camel  - "A camel" is translated from a Greek word that means "camel." It is in the form of an object of the verb translated as "to go." However, in Aramaic, a similar word means both "camel" and "rope." In Greek, they are slightly different. There is also the idea that this could be a reference to the "needle" gate in Jerusalem. Read the article here for a pretty good (but not perfect) analysis here.The form of this word makes its subject of the "to go" clause because in Greek an infinitive takes an accusative object

to -- This "to" is added because the infinitive form of the verb requires a "to" in English.

go  - (CW) "Go" is from a verb that which means both "to go into," "to come in," "to enter," "to enter an office," "to enter a charge," (as in court) and "to come into one's mind." Here it is used as a transitive verb, so "enter" works best, but we might say "lead into." This is a different word than the one from the source of the KJV, which emphasized the "through" rather than "into." It is not a singple "go" but a "go into."

through -- The word translated as "through" means "through," in the midst of," or "by (a cause)."

the -- (IW) There is  nothing in the Greek that can be translated as "the" in the Greek source.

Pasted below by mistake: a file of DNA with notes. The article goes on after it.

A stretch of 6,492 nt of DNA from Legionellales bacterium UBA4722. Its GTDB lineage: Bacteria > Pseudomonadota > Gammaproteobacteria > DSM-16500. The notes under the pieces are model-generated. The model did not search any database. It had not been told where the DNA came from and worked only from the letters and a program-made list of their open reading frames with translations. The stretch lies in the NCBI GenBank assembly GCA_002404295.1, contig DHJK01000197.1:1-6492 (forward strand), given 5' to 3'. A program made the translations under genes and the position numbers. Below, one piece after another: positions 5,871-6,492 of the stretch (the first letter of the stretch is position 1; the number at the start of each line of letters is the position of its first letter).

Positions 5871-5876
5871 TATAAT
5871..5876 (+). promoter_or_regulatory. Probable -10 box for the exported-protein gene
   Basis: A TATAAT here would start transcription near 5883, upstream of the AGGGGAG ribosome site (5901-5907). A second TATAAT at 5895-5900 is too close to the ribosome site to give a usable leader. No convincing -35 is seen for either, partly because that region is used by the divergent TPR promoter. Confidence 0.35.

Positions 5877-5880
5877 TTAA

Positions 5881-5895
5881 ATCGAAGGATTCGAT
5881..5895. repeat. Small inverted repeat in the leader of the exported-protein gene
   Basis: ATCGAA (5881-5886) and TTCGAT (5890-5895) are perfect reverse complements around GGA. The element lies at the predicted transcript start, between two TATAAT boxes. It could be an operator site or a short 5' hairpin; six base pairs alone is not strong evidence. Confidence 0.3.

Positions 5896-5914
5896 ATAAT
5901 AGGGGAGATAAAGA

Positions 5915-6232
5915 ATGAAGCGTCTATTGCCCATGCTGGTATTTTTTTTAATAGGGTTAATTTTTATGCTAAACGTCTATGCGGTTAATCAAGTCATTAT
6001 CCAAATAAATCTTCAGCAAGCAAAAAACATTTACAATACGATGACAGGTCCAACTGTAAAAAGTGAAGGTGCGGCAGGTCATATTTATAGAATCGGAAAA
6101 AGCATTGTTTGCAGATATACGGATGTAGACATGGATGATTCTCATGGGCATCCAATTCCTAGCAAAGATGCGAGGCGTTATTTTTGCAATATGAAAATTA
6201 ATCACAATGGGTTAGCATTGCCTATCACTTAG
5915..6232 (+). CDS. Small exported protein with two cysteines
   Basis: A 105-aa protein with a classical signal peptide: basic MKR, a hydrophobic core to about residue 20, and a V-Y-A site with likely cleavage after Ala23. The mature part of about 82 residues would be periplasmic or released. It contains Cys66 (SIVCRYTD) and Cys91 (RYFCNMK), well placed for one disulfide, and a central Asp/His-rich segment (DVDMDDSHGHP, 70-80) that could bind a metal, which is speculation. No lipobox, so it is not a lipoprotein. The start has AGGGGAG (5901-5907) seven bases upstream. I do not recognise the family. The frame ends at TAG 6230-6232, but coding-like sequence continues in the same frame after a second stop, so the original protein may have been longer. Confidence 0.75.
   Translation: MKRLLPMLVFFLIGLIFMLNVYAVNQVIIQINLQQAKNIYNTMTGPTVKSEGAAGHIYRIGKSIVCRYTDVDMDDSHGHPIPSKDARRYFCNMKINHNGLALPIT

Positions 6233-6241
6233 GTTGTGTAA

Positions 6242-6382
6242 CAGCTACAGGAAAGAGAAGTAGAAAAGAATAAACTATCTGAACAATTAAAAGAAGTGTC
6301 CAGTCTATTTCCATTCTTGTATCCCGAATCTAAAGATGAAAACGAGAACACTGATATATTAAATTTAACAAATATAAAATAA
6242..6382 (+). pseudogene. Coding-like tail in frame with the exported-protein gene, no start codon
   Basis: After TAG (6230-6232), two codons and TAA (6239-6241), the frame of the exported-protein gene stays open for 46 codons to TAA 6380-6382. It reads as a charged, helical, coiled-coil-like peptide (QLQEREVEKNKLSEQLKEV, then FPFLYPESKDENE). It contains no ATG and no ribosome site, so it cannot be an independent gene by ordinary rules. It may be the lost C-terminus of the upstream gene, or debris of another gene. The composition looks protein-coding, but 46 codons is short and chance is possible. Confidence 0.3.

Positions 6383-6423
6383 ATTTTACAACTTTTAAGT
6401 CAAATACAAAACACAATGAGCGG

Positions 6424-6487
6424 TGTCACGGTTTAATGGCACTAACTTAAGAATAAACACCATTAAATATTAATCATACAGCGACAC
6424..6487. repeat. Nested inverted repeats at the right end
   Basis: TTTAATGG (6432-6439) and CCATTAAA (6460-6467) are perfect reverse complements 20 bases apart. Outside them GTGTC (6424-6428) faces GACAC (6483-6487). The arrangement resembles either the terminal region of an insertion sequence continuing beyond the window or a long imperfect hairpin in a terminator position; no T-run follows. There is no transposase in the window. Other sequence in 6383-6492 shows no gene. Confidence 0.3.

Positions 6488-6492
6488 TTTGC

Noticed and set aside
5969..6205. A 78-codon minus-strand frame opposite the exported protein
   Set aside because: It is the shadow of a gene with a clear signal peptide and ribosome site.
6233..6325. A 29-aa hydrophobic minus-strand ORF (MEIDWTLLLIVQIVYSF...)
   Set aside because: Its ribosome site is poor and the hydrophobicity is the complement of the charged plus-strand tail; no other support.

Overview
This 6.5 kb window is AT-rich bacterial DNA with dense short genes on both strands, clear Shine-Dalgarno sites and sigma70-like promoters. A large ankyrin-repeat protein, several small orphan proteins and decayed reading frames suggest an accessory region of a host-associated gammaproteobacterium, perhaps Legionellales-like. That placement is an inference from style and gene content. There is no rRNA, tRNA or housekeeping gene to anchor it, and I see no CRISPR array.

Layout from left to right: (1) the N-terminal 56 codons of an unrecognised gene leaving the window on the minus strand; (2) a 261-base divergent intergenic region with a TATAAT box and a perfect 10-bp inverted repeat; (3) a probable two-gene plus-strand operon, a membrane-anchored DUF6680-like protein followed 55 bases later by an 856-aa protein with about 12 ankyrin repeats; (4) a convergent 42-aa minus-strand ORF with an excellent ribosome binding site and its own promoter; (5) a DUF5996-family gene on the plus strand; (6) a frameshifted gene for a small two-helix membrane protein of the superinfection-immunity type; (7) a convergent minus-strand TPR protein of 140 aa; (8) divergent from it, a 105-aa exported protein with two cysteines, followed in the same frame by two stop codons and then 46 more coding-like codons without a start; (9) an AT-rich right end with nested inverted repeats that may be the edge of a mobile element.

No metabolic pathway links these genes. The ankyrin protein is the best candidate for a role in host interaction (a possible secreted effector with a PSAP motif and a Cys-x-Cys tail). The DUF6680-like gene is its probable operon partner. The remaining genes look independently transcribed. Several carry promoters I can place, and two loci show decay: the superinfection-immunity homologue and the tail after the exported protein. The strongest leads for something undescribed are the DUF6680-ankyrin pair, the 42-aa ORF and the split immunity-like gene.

eye  - (CW) "Eye" is translated from a Greek word that generally means a "hole" or "opening."

of -- This word "of"  comes from the genitive case of the following word that requires the addition of a preposition in English.  The most common is the "of" of possession.

a -- There is no indefinite article in Greek, but when a word doesn't have a definite article, the indefinite article can be added in English translation.

needle,  - "Needle" is translated from a Greek word that means "needle." A different word for the needle is used in Luke 18:25 but the same word is used in Mark.

than  - The word translated as "than" usually means "or" but when used in a comparative, as here, means "than."

for someone who is -- (IP) There is  nothing in the Greek that can be translated as "for someone who is" in the Greek source.